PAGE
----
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Accepting 864,000 miles as the sun's diameter leads us to a circumference of 171,980,332,300 inches. Of course, the 864,000 miles is a wildly rounded simplification, but some…thing tells me it'll be close enough to serve the needs of this question.
The Sun's diameter is 1.4 million kilometers (870,000 miles). But to most people, that still doesn't give them an appreciation of the Sun's size. The circumference …C at the sun's equator can be calculated: C = pi times d
If you divide the circumference of the sun by its diameter you will have found the number called "Pi". The actual number is an infinite string of digits that starts 3.14159. … This is true for any circle of any size: The circumference divided by the diameter equals Pi. Conversely if you know the diameter you can multiply that by Pi (3.14159) and that will give you the circumference. The diameter multiplied by Pi equals the circumference.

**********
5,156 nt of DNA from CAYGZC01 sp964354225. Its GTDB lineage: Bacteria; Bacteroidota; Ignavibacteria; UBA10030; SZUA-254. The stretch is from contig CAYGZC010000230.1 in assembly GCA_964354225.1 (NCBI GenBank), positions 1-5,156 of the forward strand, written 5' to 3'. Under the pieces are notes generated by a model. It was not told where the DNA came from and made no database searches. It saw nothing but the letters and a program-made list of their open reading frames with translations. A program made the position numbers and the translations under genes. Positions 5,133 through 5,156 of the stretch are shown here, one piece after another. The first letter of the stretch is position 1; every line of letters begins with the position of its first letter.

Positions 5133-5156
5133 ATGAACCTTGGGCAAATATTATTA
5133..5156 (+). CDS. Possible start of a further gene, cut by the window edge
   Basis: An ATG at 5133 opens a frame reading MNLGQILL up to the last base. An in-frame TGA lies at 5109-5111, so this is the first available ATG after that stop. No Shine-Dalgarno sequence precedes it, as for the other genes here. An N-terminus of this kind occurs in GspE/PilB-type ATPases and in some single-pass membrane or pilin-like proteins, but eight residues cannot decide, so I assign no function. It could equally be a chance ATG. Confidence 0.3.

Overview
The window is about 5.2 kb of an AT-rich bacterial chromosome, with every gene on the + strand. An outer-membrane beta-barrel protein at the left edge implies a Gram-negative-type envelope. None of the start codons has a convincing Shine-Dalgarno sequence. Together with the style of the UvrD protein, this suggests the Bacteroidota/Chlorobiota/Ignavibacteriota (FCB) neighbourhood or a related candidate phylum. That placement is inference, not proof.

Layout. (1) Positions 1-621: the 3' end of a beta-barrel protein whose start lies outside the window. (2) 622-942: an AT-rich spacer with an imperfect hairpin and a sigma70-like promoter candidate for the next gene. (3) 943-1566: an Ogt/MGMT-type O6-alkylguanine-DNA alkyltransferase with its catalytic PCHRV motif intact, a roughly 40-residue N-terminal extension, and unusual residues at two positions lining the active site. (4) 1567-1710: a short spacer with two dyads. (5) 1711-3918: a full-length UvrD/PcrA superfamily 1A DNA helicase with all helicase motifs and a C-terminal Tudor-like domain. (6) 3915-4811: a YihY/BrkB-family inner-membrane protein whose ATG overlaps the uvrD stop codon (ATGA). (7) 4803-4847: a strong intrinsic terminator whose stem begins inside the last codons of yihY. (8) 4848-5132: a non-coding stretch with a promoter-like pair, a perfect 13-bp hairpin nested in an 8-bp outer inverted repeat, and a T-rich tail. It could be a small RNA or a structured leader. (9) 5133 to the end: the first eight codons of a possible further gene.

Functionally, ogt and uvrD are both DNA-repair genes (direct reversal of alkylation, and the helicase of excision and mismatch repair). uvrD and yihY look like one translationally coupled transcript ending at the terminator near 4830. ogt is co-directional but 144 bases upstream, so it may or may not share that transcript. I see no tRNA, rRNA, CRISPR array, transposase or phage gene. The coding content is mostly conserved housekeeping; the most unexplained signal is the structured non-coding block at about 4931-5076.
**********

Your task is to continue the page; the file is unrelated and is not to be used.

Radius of circle times 2, multiply that by pi (3.14 for easyish reckoning), and that's the circumference of a circle. The circumference of an object is the distance around th…e outside or perimeter. Different formulae are used to calculate this depending on the shape.
You circumference anything that is round. (eg. A circle, and oval, etc.) -Hope this helps
The circumference of the earths orbit around the sun is approximately 590 000 000 miles.
Saturn's orbit is about 9 000 000 000 kilometers in circumference.
Jupiter does not orbit the sun in a perfect circle
About 470 million km or 292 million miles
I do not know the circumference but it is very bigger then the earth the earth 24/901.55 miles so it would be bigger then this width sorry but this is all iv got it might be h…elpful doe
6.53221026 × 10-7 Using US Miles.
Pi. Or, 3.141592653589793... It goes on forever.
approximately 109 earths would fit around the circumference of the sun
there are 349 805 310 moons can fill the cicircumference of the sun
A circumerence is the measurement around the outside of an object.
The sun's circumference is 4,370,000,000,000 mm.
Eratosthenes, Greek philosopher and scientist. his methods are still unknown. had something to do with apparent angles of the sun at Noon in different locations